A Storm Came Up

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They grew up together, on the same street separated by a half-dozen homes, yet they lived a world apart. Braxton Freeman dreamed of a good college education, blonde, blue-eyed girls and a safe, secure future. Moses Burks just wanted to go somewhere else fast, to a place where he would no longer be judged by skin color. In the summer of 1963 in a small, East Alabama town, Brax Freeman and Moses Burks find themselves caught in a vicious crossfire - between George Wallace, the KKK, state troopers and memories of a ...
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They grew up together, on the same street separated by a half-dozen homes, yet they lived a world apart. Braxton Freeman dreamed of a good college education, blonde, blue-eyed girls and a safe, secure future. Moses Burks just wanted to go somewhere else fast, to a place where he would no longer be judged by skin color. In the summer of 1963 in a small, East Alabama town, Brax Freeman and Moses Burks find themselves caught in a vicious crossfire - between George Wallace, the KKK, state troopers and memories of a grizzly murder they witnessed as youths. Neither Brax, Moses nor the town of Takasaw would ever be the same.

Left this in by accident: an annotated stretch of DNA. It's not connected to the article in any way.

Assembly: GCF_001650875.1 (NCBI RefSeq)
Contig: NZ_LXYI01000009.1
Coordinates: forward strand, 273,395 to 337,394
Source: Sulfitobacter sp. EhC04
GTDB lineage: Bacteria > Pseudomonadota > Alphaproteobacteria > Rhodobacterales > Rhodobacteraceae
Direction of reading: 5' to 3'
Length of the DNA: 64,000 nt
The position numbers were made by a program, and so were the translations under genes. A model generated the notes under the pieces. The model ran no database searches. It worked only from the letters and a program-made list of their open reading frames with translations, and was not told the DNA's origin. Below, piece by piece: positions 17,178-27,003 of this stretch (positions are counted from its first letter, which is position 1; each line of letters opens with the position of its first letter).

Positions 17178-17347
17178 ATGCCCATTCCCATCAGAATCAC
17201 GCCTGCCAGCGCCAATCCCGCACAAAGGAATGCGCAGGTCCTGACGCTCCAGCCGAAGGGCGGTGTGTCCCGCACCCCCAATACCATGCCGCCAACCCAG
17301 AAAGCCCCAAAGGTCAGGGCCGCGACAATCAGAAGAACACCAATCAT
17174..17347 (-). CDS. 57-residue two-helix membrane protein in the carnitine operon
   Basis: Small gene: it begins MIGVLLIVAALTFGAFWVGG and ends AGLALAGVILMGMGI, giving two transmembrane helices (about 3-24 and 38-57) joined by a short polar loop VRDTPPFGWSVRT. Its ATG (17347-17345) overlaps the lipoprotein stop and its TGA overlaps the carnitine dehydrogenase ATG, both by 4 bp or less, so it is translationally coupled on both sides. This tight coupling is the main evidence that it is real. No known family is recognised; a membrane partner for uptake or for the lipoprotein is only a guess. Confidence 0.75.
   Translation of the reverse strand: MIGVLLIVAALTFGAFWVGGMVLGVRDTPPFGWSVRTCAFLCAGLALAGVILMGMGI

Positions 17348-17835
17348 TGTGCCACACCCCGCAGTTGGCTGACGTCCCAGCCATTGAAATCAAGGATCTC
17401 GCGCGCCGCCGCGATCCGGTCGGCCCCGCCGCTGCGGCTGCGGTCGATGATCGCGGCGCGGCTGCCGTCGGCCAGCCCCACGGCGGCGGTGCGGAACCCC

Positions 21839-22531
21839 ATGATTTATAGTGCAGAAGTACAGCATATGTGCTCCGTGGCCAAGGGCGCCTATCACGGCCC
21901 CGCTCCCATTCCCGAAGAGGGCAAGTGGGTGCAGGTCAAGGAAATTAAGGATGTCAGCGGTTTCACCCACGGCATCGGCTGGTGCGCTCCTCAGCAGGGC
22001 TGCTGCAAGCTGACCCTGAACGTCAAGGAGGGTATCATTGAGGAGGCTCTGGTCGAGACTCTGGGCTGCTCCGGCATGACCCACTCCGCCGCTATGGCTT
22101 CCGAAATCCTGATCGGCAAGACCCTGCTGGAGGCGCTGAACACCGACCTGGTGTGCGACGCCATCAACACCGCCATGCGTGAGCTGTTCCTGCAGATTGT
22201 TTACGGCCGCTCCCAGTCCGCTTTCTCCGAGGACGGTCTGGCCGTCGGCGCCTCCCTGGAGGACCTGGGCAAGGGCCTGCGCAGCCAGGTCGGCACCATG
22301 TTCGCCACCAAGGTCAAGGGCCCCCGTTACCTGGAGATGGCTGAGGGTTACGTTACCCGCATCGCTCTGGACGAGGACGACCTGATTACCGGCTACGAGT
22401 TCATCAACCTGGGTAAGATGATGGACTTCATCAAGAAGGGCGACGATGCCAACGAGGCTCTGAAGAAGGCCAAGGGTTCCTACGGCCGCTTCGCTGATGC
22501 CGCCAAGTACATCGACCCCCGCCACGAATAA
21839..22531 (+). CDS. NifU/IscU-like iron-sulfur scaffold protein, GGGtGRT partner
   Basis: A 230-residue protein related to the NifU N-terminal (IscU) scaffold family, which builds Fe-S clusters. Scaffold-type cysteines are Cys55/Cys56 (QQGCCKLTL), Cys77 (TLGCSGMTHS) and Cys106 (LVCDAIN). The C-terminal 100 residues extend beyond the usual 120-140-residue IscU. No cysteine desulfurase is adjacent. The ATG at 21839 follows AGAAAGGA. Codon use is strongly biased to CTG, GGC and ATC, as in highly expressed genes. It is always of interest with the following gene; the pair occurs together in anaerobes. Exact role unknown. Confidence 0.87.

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Product Details

  • ISBN-13: 9781463413972
  • Publisher: AuthorHouse
  • Publication date: 7/26/2011
  • Pages: 272
  • Sales rank: 554,193
  • Product dimensions: 6.00 (w) x 9.00 (h) x 0.57 (d)

Read an Excerpt

A Storm Came Up

By Doug Segrest


Copyright © 2011 Doug Segrest
All right reserved.

ISBN: 978-1-4634-1397-2

Chapter One

Outside Takasaw, Alabama / September 1958

DEAD LEAVES CRACKLED as the three boys hurried along the haphazard trail, a hoped-for shortcut home, before the dying sunlight filtering through the canopy of trees disappeared for good.

"Shee-it," said the oldest boy, coming to a stop. He spit a thick loogie on a clump of bushes while straddling the seat of his bike. "This is his problem," he said, eyeing the smallest of the younger boys. "Why can't you get a bike that's worth a shit? It's not my fault we got lost in the woods."

"There's nothing wrong with Moses' bike," said the third boy calmly. "He can't help a tire gone flat. Besides, it was your idea to take the shortcut."

Actually, Braxton knew Moses' bike was a reprieve from a junk heap. Andy, the complainer, was the eldest of the three and a tag-along at that. The two 12-year-olds, Brax and Moses, had been biking down Main Street when they'd come across Andy. It was Andy's suggestion to ride out on the Shorter Highway, a decision that was about to get them all into hot water.

Brax and Moses had strict orders to be home for supper, which meant seven. Brax's Timex showed a couple of minutes until then and the sun was setting. Realizing it was late, they followed the shortcut Andy had recommended through the maze of woods. They were lost, Moses' tire had gone flat and they were facing serious trouble at home.

Without another word, Andy stepped off the bike and began pushing it ahead. The other two followed silently, trying to keep up with his longer strides.